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Nov 4, 2011 04:28 AM

What to toss after a power outage?

I just got my power back after 5 days here in CT and while the contents of the freezer remained solid, my refridgerator came up to room temperature which was 48-50 degrees. I am going to be in clean-up mode this weekend and I am wondering what has to be thrown out.

Do I really need to toss everything? Can I keep my eggs, ketchup, sricha, milk and jelly? Does anyone have a good source of info on this?

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  1. There's another thread about ketchup - it will be ok, as will the sricha but I would toss the milk. I don't refrigerate eggs but I think different 'rules' apply in the US (I am in the UK). I would mainly rely on the smell test, if it smells bad, chuck it.

    1 Reply
    1. re: pj26

      When in doubt....throw it out.........

    2. Yep, when in doubt, throw it out! Definitely toss the milk!! I'd toss the eggs, too. As for condiments with vinegar or high sugar content, I wouldn't worry about those.

      3 Replies
      1. re: wyogal

        absolutely no need to toss the eggs - they don't require refrigeration to begin with.

        1. re: goodhealthgourmet

          "Why should eggs be refrigerated?
          Temperature fluctuation is critical to safety. With the concern about Salmonella, eggs gathered from laying hens should be refrigerated as soon as possible. After eggs are refrigerated, they need to stay that way. A cold egg left out at room temperature can sweat, facilitating the movement of bacteria into the egg and increasing the growth of bacteria. Refrigerated eggs should not be left out more than 2 hours."

          1. re: wyogal

            to each her own. for years i've been buying refrigerated eggs from the store and keeping them out on the counter, and i'm still here to talk about it. some earlier CH discussion/debate about it if you're interested:

            i think they key point in your quote from the USDA is the comment about Salmonella. if your eggs are from a reputable source, it's not much of a concern, and if the eggs are cooked properly, you kill the Salmonella.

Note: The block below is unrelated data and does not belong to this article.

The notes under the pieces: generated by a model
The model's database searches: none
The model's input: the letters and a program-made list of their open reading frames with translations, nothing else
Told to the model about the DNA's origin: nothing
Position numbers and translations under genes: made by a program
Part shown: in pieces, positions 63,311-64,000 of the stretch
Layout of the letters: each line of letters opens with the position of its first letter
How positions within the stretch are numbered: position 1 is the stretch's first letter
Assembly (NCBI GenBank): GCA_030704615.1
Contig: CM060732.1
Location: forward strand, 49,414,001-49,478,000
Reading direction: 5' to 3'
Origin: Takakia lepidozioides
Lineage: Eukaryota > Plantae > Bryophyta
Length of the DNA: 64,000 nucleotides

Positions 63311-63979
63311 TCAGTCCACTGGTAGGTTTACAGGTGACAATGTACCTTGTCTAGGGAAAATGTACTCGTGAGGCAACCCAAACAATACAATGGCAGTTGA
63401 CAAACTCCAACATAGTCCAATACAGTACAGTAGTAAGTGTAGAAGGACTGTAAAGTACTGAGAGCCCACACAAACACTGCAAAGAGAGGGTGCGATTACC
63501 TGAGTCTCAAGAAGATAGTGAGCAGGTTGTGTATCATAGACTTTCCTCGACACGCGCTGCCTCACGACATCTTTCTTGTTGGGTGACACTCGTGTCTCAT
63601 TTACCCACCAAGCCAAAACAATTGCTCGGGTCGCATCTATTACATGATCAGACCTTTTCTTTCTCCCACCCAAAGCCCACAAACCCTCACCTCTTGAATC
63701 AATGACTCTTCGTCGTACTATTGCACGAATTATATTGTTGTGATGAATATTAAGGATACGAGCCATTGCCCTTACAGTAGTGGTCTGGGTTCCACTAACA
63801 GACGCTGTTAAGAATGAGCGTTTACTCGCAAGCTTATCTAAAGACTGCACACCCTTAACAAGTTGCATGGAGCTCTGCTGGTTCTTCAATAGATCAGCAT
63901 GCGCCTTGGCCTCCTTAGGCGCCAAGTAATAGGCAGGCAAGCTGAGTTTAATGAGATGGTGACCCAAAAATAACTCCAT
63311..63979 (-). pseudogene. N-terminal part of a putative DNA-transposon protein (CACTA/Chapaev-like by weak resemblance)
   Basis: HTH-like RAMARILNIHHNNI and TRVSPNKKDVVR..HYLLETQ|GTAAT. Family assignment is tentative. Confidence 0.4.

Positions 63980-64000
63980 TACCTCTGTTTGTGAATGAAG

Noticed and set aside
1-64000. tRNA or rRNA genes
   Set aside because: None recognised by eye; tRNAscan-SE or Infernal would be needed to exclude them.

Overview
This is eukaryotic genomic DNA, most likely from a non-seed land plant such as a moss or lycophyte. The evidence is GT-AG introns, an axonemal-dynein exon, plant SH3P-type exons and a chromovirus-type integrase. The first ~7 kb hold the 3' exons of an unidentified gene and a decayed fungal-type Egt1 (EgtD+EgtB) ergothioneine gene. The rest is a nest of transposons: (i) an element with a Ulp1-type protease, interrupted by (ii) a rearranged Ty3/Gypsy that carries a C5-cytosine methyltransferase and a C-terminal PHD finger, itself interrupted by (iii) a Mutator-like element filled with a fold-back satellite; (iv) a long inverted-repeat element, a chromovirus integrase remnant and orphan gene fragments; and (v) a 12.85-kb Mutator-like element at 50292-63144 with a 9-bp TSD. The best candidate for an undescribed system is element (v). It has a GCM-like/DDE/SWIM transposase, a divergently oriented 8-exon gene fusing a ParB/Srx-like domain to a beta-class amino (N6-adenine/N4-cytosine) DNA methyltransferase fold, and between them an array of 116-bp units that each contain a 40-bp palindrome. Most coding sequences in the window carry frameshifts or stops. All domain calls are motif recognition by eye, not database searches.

2. what osprey NOT screw around with this! How come you're tossing stuff now? Pretty sure it all went bad by Monday

        5 Replies
        1. re: BiscuitBoy

          She said she just got her power back. She's probably had more pressing things to deal with the last few days in that case.

          1. re: writergeek313

            yeah, so did I, still do...a stanky, fanky fridge&freezer came real close to the top of my list

            1. re: BiscuitBoy

              I think it would be impossible for a fridge to become stanky, fanky in a day and a half and to be perfectly honest, it was more important to deal with the trees across the driveway and heating issues than a few spoiled items in my fridge.

              Thanks so much for your input.

          2. re: BiscuitBoy

            Without knowing everything in the fridge, I wouldn't say it would ALL go bad, there is a few threads on this board around keeping things in the fridge, and some of the time it's not always necessary e.g. jams, dressings (unless they are egg based), chutneys, relishes etc would be ok, even some veges that may have been kept in the fridge could be fine - tossing everything is just wasteful.

            1. re: pj26

              Thanks PJ26, this is pretty much along the lines of what I was thinking.

          3. When my fridge broke a few weeks ago I threw out everything except for condiments.

            1. My power in MA was out 107 hours, returning Thursday morning. The house temp hovered around 50 degrees. I did not open the fridge AT ALL during those long, cold hours. The freezer compartment was 90% packed. The fridge compartment was pretty full too, mostly with condiments and winter vegetables. To my great relief, I didn't lose anything. The opened-last-Wednesday half&half was sour but would have been anyway. The roast chicken and stuffing, made last Wednesday, still smelled fine (I have now put it in the freezer). Yesterday I ate the crab spread and two different home-made soups, one sausage/cabbage/apple, the other chicken/corn/cheese/barley. They tasted fine and I have had no GI upset. I am frugal, and a big believer in keeping the immune system challenged, so I regularly consume on-the-verge-of-spoilt foods. Though I think this gives me an edge, the fridge contents this time were not even close to that precipice. As for the freezer, ice cubes were only slightly melting. A small container of juice at the front was thawed but cold. The raw meats were all far back in the compartment and surronded by bagged veggies and cooked foods so I will not hesitate to thaw and use the re-frozen contents. The meat might suffer a bit in texture but will not be unsafe.

              1 Reply
              1. re: greygarious

                The "smell test" is not reliable. And frugality has nothing to do with safety issues.